Kelly Bullis: Research credit permanently extended

Well, Congress did it again! They waited until the end of the year and then passed a big bill that literally had everything, including the kitchen sink, in it. We are all still reading through the thousands of pages and discovering hidden gems.

Here’s one. If your company does any serious research and development, you may be pleased to find out the research credit has been made into permanent law. No more waiting to see if it’s applicable. Until Congress takes it away, you can plan on it now. What a novel idea on Congress’s part! (Sarcasm all over my face as I type that last sentence).

Basically, the research credit equals the sum of 20 percent of the excess of qualified research expenses over a base amount. (The base amount is a complex computation of it’s own. Suffice it to say it involves averaging the last four years prior to the credit year and applying different percentages based upon whether you’re a “startup” company or not).

But, wait, there’s a simpler way to compute the credit! (Sounds like an infomercial, doesn’t it)? A taxpayer can elect an alternative simplified research credit equal to 14 percent of the excess of qualified research expenses for the tax year more than 50 percent of the average qualified research expenses for the three tax years prior to the current tax year. Now that’s simple! (Once again, sarcasm all over my face as I typed the above paragraph).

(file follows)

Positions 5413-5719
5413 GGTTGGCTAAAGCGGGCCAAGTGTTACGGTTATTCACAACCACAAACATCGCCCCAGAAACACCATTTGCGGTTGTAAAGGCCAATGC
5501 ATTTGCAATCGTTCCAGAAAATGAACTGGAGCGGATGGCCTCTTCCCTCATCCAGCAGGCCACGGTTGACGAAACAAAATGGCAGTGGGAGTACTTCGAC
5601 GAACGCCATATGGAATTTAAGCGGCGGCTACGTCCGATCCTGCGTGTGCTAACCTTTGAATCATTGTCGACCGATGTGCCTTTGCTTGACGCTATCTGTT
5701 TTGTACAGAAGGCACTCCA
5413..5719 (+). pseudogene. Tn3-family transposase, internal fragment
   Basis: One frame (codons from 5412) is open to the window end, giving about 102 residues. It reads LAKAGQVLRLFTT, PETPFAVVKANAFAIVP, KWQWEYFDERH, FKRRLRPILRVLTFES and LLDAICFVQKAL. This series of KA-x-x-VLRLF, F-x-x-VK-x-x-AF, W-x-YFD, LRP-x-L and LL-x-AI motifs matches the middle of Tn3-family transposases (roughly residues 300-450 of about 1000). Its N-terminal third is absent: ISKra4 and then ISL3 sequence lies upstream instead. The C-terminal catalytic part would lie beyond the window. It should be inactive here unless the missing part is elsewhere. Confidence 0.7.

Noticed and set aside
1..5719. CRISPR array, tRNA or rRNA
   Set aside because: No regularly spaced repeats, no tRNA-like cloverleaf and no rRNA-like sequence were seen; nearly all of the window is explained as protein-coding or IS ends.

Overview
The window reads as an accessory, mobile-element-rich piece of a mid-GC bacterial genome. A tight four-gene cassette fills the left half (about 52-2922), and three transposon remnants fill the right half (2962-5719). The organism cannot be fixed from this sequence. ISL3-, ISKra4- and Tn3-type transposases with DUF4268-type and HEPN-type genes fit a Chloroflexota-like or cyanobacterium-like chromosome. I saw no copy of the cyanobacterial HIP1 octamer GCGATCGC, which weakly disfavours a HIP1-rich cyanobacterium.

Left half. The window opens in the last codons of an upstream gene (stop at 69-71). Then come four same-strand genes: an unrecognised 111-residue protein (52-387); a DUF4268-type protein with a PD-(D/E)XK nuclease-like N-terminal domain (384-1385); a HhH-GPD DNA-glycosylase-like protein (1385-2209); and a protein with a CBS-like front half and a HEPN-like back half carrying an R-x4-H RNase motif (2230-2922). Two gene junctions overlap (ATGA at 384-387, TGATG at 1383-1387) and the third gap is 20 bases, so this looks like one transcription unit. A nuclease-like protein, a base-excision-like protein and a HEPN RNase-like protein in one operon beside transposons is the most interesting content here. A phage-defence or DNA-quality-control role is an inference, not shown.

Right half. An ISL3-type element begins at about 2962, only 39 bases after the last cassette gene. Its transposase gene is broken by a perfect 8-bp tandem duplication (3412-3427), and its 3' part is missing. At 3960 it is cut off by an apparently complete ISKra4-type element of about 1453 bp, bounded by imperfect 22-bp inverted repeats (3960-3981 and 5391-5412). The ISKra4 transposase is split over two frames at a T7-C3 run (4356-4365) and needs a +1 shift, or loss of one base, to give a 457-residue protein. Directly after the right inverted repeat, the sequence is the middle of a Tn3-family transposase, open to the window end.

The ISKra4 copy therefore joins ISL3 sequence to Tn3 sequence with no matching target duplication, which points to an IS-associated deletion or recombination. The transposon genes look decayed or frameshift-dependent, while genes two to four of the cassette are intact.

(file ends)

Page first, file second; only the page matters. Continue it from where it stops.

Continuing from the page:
Get this! Not only did Congress make this research credit permanent, but it tacked a special “gift” on to the end of it for small businesses (less than $5 million in gross receipts). As before, you can use this credit to offset regular tax owed, but you can now elect to use it to offset your employer share of payroll taxes (up to $250,000) instead. (This is for those companies that don’t have a lot of taxable income). How does that old saying go? “Even a crazy squirrel gets a nut occasionally.”

So, if you do any research and development, you should be tracking all your research and development expenses separately. If you are just being lazy and adding them into your regular operations expenses, then you’re shorting yourself out of a potential tax credit. Maybe starting in 2016, you should update your accounting procedures to track research and development expenses separately?

By the way, most of those other tax provisions that expired at the end of 2014 have now been retroactively extended through 2016. Yes! You read that right. In December 2016, Congress will not be working on tax extensions at the last minute. Now what will it do with all that extra time?

“He who has a slack hand becomes poor, but the hand of the diligent makes rich.” — Proverbs 10:4

Kelly Bullis is a Certified Public Accountant in Carson City. Contact him at 775-882-4459. He’s on the web at and also on Facebook.


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